Friday, 19 August 2022

Dickens spoof is simply hilarious

Dickens spoof is simply hilarious

MARK EVANS’S Bleak Expectations, a rollicking spoof of Dickens’s books and Victorian melodrama in general, first appeared on BBC Radio 4 and soon gained a cult following.

Its inevitable translation for the stage is now delighting audiences with an onslaught of quick-fire puns and Dickensian references.

To describe the play as a romp would be to do it disservice. It is so much more. Frenetically paced, it is a mixture of blatant comedy and absolute absurdity that is reminiscent of a blend of Round the Horne, The Goon Show, Monty Python and Little Britain.

In a hilarious pastiche of all the Dickens novels you have ever read, Sir Philip Bin (Nicholas Murchie) narrates his early life with all the tragedies and disasters that you could think of, which are happily redeemed in the final act by an earlier chance encounter in a churchyard with an escaped convict, Bakewell Havertwitch (Colm Gleeson). Somehow that rings a bell…

Designer Katie Lias has come up with an imaginative and effective set featuring a huge pile of Dickens’s books and props, though a few were excellent, ranging from a “middle-class” sword made from sourdough to a puppet courtroom jury that could apparently nod and shake their heads at the pull of a string.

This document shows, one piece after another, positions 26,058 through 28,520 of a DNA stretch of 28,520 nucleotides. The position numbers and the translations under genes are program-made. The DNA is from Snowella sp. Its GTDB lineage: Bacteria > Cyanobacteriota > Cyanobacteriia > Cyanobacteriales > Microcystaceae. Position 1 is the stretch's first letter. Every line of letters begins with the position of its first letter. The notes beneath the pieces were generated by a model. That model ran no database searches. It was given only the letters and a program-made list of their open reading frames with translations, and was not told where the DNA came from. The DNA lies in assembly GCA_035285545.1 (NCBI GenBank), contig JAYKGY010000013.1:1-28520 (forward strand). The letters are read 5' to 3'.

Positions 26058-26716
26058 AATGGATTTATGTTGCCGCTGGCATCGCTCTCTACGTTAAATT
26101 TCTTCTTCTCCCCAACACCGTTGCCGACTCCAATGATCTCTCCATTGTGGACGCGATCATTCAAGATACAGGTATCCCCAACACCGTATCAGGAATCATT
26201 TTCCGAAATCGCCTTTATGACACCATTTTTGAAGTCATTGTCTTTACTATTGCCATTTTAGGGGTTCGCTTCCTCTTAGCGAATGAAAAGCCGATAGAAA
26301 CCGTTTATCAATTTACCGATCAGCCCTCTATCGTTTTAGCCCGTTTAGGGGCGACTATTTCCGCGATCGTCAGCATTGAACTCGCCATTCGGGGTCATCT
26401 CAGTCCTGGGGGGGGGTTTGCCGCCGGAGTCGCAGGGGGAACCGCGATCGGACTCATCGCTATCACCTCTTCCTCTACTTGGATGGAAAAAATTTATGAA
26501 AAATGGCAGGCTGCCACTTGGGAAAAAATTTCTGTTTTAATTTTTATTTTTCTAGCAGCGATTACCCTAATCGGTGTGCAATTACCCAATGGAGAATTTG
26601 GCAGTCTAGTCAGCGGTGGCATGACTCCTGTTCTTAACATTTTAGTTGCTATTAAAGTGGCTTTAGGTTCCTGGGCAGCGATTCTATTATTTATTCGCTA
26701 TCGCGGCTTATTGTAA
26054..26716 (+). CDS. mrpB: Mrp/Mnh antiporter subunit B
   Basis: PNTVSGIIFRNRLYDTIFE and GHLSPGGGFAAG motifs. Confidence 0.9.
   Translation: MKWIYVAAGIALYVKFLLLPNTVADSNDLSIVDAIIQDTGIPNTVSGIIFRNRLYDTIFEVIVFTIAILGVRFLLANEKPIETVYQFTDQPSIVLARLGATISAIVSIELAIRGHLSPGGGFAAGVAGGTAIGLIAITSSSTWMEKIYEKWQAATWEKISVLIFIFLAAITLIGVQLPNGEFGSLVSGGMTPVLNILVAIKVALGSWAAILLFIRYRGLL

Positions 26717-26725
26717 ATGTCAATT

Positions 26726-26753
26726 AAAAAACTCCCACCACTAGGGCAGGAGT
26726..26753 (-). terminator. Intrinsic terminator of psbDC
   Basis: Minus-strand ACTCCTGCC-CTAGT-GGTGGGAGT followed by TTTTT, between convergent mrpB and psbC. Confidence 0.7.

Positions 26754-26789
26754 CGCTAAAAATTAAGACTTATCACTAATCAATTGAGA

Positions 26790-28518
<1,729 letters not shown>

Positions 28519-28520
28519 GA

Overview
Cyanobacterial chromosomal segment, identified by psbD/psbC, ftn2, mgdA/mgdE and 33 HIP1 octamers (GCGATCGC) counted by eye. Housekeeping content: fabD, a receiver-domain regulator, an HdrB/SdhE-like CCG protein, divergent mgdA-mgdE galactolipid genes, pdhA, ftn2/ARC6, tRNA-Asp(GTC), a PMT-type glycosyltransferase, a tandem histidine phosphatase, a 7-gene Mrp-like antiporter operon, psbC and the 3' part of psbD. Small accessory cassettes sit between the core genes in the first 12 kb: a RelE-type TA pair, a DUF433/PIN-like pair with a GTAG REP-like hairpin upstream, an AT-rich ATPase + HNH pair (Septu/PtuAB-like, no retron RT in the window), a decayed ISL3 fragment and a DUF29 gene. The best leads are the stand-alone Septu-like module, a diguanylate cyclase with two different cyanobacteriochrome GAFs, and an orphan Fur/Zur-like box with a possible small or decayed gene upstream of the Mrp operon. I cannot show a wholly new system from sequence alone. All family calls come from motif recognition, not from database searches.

Evans has provided a book that is both intelligent and outrageous, peppered with puns and in-jokes that will keep you engaged and entertained from the first scene when the young Pip (superbly played by Dom Hodson) sets out on his eventful journey through life by being sent to St Bastard’s, a boarding school with its cruel and threatening headmaster, Mr Hardthrasher.

Dan Tetsell is wonderful in the part and wrings every threatening nuance from each of the three brothers and a sister that make up the Hardthrasher family.

The cast, immaculately directed by Caroline Leslie, is outstanding. Simon Kane is a villainous ironically-named Gently Benevolent and if he had a moustache he most certainly would have been twirling it.

J J Henry excels as Pip’s tenacious friend Harry Biscuit and the misnamed Mr Parsimonious and Rose Basista as Pip’s sister Pippa Bin and Caitlin Scott doubling as his other sister Poppy and his love interest Ripely Fecund are hilariously
melodramatic.

Alicia McKenzie as Pip’s hapless mother Agnes Bin and the unfortunate Flora Dies-Early (who has the inside of her wedding ring poisoned and therefore expires at the altar) completes a fabulous line-up.

In less capable hands, this play could be pure ham but the intelligence of the writing and the expertise of the cast ensures an evening of pure fun and enjoyment.

Any play that has the audience rocking with laughter throughout and cheering wildly at the end is surely the tonic that we have all been looking for.

Mary Scriven

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